Rico is a small-time hood who knocks off gas stations for whatever he can take. He heads east and signs up with Sam Vettori's mob. A New Year's Eve robbery at Little Arnie Lorch's casino ... See full summary »
Edward G. Robinson,
Douglas Fairbanks Jr.,
Stanley Windrush has to interrupt his university education when he is called up towards the end of the war. He quickly proves himself not to be officer material. This leads him to meets up ... See full summary »
Henry B. Longhurst
Wealthy John Preston arrives in small town Deanbridge. He invests in local businesses and gets involved in community affairs. Eventually, he meets a local belle, Sally, and wins her from ... See full summary »
Betta St. John,
Sinbad is a story teller who weaves great adventures about - himself. Whether they are true or not, no one knows. For this is the story of the eight adventures of Sinbad - as told by Sinbad... See full summary »
Douglas Fairbanks Jr.,
This forgotten war adventure centres on the secret Nazi missile installation of the V1 Rocket. Rennie is a guerilla fighter who leads a group of Polish fighters on a mission to destroy the ... See full summary »
Frank Hawthorne is an agent in World War II's Office of Strategic Services (OSS), the U.S.'s spy agency. He operates behind German lines in France with the assistance of the French ... See full summary »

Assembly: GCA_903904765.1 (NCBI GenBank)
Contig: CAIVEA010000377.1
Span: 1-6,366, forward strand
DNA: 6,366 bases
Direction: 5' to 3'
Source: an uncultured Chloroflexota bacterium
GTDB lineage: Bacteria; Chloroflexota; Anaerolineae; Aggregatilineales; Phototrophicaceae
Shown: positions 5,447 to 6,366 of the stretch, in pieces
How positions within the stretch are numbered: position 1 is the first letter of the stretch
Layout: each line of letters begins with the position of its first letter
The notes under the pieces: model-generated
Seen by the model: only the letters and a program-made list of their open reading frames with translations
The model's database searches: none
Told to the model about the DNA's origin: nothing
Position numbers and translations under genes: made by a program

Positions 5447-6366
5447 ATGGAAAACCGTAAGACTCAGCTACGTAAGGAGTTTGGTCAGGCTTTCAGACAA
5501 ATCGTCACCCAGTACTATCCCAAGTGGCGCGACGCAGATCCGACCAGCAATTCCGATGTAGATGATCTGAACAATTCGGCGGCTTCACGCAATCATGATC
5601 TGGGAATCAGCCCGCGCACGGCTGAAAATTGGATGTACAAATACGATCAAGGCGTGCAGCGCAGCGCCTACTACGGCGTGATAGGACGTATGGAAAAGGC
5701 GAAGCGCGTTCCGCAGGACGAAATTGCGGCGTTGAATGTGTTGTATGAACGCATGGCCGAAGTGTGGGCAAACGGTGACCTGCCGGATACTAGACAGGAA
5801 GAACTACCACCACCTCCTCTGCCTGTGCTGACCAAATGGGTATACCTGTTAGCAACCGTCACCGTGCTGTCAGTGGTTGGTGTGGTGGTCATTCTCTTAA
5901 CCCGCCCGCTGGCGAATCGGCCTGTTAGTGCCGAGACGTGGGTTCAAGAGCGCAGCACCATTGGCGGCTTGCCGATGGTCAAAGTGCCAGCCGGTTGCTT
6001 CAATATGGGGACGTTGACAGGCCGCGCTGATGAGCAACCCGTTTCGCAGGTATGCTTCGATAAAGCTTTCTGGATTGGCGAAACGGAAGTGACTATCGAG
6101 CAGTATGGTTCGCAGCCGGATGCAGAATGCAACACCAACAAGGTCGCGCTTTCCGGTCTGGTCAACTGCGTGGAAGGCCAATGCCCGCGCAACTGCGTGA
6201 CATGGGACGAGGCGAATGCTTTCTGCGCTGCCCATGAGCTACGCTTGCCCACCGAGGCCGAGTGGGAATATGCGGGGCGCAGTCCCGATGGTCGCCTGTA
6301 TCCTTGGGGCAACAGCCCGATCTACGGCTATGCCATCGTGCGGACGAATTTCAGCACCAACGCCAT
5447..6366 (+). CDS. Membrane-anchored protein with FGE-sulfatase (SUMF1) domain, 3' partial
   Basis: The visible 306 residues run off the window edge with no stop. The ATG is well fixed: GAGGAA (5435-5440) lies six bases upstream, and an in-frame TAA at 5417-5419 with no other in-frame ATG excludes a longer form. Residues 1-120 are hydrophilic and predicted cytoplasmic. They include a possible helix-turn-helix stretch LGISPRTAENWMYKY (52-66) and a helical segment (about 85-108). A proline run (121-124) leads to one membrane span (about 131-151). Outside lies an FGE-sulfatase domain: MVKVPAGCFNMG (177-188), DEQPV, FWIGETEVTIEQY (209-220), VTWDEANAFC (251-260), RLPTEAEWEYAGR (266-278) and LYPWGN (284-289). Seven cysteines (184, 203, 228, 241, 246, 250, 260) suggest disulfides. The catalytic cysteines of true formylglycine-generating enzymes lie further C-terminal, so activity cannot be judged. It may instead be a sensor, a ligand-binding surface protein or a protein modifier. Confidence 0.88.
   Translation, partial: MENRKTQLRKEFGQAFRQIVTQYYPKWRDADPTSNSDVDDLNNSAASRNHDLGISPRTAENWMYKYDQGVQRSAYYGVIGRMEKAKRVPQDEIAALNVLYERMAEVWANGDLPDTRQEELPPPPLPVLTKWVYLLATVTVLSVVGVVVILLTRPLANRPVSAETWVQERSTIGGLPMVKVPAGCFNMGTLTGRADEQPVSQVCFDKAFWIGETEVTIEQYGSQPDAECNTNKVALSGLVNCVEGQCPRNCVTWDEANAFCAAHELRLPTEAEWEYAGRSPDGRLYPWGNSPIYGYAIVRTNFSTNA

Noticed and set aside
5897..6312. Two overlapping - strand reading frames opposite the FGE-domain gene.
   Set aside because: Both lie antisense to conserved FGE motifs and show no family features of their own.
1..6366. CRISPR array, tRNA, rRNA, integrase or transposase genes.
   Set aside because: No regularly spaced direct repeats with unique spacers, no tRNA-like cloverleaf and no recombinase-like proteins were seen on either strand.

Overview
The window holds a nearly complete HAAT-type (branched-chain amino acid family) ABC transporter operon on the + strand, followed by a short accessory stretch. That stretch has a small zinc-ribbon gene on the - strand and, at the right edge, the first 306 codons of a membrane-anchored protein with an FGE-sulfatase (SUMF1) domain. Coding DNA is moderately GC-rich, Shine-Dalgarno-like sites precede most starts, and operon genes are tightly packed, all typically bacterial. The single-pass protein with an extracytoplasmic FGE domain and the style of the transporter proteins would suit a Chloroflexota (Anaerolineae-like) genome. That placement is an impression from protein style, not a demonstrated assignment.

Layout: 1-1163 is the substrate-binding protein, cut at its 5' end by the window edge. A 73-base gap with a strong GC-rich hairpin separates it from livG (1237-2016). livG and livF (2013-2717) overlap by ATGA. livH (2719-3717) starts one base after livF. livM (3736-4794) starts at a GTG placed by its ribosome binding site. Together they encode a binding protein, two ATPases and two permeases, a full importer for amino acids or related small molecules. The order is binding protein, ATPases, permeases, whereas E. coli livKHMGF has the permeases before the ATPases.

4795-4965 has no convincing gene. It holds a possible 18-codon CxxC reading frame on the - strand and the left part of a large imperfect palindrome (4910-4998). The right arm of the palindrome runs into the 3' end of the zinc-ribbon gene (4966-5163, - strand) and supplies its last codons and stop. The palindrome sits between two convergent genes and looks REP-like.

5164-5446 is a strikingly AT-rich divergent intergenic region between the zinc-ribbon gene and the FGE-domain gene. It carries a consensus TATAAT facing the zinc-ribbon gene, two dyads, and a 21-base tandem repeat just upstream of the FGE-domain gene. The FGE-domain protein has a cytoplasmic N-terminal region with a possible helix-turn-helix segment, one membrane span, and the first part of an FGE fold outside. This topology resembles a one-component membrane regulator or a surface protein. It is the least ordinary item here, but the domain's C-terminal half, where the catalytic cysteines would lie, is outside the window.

I watched "The Man Who Heard Everything" only once, nearly 50 years ago, and have never seen it since, but it was one of those extraordinary tales that once seen can never be forgotten. From the Douglas Fairbanks series commissioned by NBC, it was made in England, but premiered in America in 1954. I just happened to see the first English screening on Tuesday, 10 April 1956 at 4pm on the newly opened Midlands ITV region. (I was eight, my sister was four). The half-hour story begins with Michael Gough driving along while eating a bag of sweets. He bends down to see if any are left in the bag, and crashes the car. Awaking in hospital he discovers that his powers of hearing have phenomenally increased. Visiting wife Brenda Bruce has to talk in whispers, and even the rustling of flowers is deafening. Returning home, he has to wear muffling around his head and fix mattresses round the walls to keep out the noise. The condition worsens, but the problem is not so much the volume as the "filtering through" of sounds from far away. He hears people talking in different languages from miles away, even whole countries away. Eventually --- and this is real twilight zone stuff --- he picks up the voice of a desperately lonely woman communicating to him from another planet. Luckily, crazy ear doctor Lloyd Pearson invents an operation to cure the problem, but right up to surgery the E.T. lady pleads with her would-be lover not to desert her. The writer of this forgotten masterpiece was Lawrence B. Marcus (aka Larry Marcus) who many years later would become an Oscar nominee, but this was surely his best story. Even though it was watched by an impressionable 8-year-old and would no doubt seem a bit creaky today, it still takes some beating to be remembered vividly after half a century. If anyone does get the chance to see this again, please make allowances for the fact that my review was written 50 years after the viewing!
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